Ruth Hayley Barton offers the following as examples of pre-written prayers that her Christian community - the Transforming Centre - have used:

Morning Prayer. In the morning, we begin with praise, affirming and celebrating God’s presence with us, receiving his loving care towards us and committing the work of the day to him.
O God, open our lips and we shall declare your praise.
God said: Let there be light; and there was light.
And God saw that the light was good.
This very day the Lord has acted!
Let us rejoice!
Praise the Lord!
God’s name be praised!

Mid-day Prayer. At mid-day, when tasks and to-do lists are pressing in and human effort is at its height, we stop to renew our awareness of God’s presence, to rest in him for a few moments and ask for his peace and guidance regarding those things that are concerning us. The opening prayer/invocation is always our heart cry:
O God, make speed to save us.
O Lord, make haste to help us.

Oftentimes mid-day prayer will contain some sort of a prayer for wisdom such as this Collect for Grace, which is one of our favorites in the Transforming Center.
O God, by whom we are guided in judgment,
And who raises up for us light in the darkness,
Grant us, in all our doubts and uncertainties,
The grace to ask what you would have us to do;
That your wisdom may save us from all false choices,
And in your straight path we may not stumble.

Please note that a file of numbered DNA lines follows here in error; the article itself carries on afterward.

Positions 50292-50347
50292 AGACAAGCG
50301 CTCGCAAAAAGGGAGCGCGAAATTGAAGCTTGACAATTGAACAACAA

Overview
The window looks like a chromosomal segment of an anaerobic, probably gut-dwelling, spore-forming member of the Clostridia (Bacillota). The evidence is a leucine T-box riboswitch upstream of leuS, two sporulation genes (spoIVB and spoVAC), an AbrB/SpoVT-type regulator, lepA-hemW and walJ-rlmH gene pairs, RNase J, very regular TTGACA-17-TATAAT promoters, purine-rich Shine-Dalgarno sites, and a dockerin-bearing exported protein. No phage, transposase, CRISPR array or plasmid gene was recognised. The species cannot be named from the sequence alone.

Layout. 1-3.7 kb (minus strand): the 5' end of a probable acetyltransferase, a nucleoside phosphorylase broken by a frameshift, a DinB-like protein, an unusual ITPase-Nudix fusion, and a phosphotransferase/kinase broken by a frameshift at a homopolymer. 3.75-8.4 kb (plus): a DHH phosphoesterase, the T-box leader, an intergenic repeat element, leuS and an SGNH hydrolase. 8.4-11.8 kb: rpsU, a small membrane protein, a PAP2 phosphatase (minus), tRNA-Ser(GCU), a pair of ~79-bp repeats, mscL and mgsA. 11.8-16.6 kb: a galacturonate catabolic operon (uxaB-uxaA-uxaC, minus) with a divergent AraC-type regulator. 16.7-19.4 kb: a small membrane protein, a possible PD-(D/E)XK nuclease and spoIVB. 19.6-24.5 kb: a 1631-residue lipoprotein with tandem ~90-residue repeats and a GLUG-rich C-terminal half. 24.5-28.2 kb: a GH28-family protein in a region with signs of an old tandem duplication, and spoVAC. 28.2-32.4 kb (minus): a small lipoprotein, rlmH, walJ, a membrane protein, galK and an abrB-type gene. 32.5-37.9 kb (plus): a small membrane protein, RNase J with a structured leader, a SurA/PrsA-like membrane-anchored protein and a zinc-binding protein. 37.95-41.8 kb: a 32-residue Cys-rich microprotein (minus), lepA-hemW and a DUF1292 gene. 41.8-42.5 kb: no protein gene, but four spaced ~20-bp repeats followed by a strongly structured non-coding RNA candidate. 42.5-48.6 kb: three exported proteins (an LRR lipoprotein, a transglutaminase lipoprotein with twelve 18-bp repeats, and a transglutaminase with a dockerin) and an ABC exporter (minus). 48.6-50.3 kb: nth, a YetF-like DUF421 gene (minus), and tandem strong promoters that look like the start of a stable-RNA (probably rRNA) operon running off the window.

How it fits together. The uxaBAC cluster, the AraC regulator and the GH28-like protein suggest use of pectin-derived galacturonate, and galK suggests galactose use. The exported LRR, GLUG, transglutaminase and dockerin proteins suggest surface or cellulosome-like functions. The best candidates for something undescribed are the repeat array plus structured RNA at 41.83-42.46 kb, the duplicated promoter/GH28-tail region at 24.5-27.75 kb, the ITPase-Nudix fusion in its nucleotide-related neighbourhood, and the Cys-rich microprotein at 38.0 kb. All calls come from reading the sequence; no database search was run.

Through Jesus Christ our Lord. AMEN.

If you pray that prayer with any kind of sincerity at all, it is guaranteed to change the trajectory of your day!

Evening Prayer. In the evening as the sun sets and the natural light fades, we acknowledge God as the source of our light and greet one another with expressions of peace.
You, O Lord, are my lamp.
My God, you make my darkness bright.
Light and in Jesus Christ our Lord,
Thanks be to God!

In many communities, evening prayer is the longest of the prayer services, offering us the opportunity to place the cares of the day in God’s hands as we make the transition from day to evening.

We praise you and thank you, O God,
For you are without beginning and without end.
Through Christ, you created the whole world;
Through Christ, you preserve it
Through Christ you made the day for the works of light
And the night for the refreshment of our minds and our bodies.
Keep us now in Christ, grant us a peaceful evening,
A night free from sin, and bring us at last to eternal life.
Through Christ and in the Holy Spirit,
We offer you all glory, honor and worship,
Now and forever. AMEN.

Evening prayer typically includes the Gospel reading for the day and may include a brief reflection or homily. Later on in the evening prayer service, we offer up general intercessions for ourselves and others, bringing our own specific needs and the burdens we are carrying for others to God. The fact that the intercessions are written for us relieves us of the need to be so wordy in our intercessions—a helpful discipline given the fact that this is another place in the spiritual life where human striving and fixing can so easily take over. As our personal spiritual journeys lead us to a greater capacity to be with God with what is true about us and to rest in him with our own lives, so we are able to hold others and their needs quietly in God’s presence as well.